Rick Bentley says, “Nope would be a disappointing release no matter who directed this muddled mess of half ideas and failed attempts to create tension. The disappointment is magnified by the fact the film comes from writer/director Jordan Peele. The sharp focus he had on developing suspense, creating textured characters, and writing stories that were thought-provoking in Get Out and Us is nowhere to be found here.”

Grade: C

Scott Menzel says, “Nope is Jordan Peele’s biggest and most ambitious film to date but also his most inconsistent. While the film takes some big swings and pays homage to sci-fi films of the ‘70s and ‘80s, the script feels underdeveloped and uneven. While there is plenty to admire about Nope, including the performances and crafts, the film as a whole feels like there are pieces missing. It opens strong but by the second act, I started to lose interest. Nope has moments of greatness but when it comes to the script and the characters, there is a whole lot of room for improvement. It’s still worth the ticket but I would say see it at a matinee showing rather than an evening one.”

Grade: C

Ema Sasic says, “There are some fun parts in Nope, but collectively I don’t think they all mix well to form a solid whole. I also understand what Peele is saying about spectacles, the Hollywood industry, and today’s culture, but he never fully goes into these ideas. I also don’t think we’re given much of a deep dive into the characters, which might make it difficult for people to get invested in the story too. There’s great humor and performances from all cast members, but it significantly lacks in development.”

Grade: C-

Danielle Broadway says, “Even with a detailed analysis of the overall themes, inspirations, and references in Nope, the film simply misses the mark. It feels like two different stories meant to come together as a cautionary tale. However, it’s disjointed and ultimately a disappointment compared to Peele’s other works.”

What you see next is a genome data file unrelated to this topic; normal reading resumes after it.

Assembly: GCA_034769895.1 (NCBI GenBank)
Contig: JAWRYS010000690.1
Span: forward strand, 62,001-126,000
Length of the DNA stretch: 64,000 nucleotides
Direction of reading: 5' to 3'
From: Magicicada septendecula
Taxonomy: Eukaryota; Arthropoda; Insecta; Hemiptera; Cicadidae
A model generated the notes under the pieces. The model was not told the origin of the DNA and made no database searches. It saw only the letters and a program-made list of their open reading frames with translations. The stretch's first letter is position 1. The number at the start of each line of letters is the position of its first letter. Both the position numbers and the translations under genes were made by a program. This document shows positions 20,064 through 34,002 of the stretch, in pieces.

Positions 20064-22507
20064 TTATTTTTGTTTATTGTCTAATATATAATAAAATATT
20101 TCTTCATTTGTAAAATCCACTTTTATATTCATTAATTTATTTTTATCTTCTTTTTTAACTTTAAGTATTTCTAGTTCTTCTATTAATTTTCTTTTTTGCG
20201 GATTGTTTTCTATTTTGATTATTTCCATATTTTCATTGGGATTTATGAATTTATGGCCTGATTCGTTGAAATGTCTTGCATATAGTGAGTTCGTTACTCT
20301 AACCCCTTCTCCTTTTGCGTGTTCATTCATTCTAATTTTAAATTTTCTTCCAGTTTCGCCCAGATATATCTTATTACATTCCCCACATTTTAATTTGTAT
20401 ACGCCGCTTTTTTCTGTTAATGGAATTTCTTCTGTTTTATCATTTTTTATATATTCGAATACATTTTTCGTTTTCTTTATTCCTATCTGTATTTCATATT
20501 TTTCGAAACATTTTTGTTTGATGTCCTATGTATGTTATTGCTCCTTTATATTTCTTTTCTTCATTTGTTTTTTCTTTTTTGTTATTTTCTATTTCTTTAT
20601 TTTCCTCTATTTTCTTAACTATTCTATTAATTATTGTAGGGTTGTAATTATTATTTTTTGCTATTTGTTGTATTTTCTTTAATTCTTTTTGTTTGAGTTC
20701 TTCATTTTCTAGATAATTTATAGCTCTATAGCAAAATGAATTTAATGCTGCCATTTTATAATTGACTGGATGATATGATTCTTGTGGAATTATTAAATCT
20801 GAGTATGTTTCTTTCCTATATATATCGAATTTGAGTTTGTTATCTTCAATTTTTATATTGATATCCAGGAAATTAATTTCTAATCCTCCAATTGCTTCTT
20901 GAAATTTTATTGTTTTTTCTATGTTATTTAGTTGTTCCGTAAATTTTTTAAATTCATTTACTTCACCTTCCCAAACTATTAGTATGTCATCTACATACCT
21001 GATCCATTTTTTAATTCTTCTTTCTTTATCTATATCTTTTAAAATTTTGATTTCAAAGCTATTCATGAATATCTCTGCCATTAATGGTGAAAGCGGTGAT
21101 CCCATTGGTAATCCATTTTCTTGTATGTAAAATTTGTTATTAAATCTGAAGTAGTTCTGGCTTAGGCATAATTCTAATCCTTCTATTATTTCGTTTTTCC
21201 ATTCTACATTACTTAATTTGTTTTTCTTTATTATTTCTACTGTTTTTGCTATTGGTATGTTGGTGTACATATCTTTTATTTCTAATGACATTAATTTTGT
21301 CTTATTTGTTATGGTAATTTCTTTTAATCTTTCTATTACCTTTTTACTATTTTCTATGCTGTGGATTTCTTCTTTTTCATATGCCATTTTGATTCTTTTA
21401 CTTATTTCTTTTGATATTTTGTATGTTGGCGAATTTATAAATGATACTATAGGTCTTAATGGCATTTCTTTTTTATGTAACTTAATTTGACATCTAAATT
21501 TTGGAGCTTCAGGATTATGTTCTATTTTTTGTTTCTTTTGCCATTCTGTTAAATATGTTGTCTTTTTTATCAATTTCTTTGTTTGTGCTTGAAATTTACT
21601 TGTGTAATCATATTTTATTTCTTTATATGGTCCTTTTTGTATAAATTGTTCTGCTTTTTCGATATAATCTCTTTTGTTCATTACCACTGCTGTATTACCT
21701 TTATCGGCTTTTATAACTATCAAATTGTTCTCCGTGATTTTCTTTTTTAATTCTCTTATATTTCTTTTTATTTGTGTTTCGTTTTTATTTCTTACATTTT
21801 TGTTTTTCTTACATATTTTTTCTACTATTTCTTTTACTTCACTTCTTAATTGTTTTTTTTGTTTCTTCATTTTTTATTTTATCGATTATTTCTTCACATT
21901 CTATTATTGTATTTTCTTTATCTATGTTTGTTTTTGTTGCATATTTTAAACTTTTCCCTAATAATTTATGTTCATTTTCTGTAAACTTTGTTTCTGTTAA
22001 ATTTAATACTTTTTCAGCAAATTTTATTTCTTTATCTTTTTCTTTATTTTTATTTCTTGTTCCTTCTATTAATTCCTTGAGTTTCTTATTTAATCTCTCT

Grade: C-

Don Shanahan says, “This escalation of frazzle and nerves also typifies the title of the picture. What a word! Go ahead and count how many times Nope is dropped when something wild happens or when a peer asks another if they’re doing good. We, the audience, borrow that word ourselves to select which points we would be packing up and running for the hills. At the same time, viewers get to extrapolate how many horrific events could have been stopped or prevented by the uttering of and subsequent follow-through of action sprung by that quick word of refusal and exit.”

Grade: C+

Anthony Digioia says, “Nope without question is well acted and well shot. It’s grand in places and appealingly intimate in others. It’s also highly engaging in stretches but it goes from 100% intrigue to 85% silliness over the course of its unnecessarily long runtime. Not great but still interesting and worthy of seeing on the big screen.”

Grade: C+

Nancy Tapia says, “The lack of real content made me lose interest within the first 20 minutes. However, I did sit through the entire film. Perhaps the mix of “wanna be” horror in sci-fi lost me.”

Grade: D

Demetri Panos says, “I came out of quarantine for this?? Big Nope for me!”

Grade: F

Nope is now playing exclusively in theaters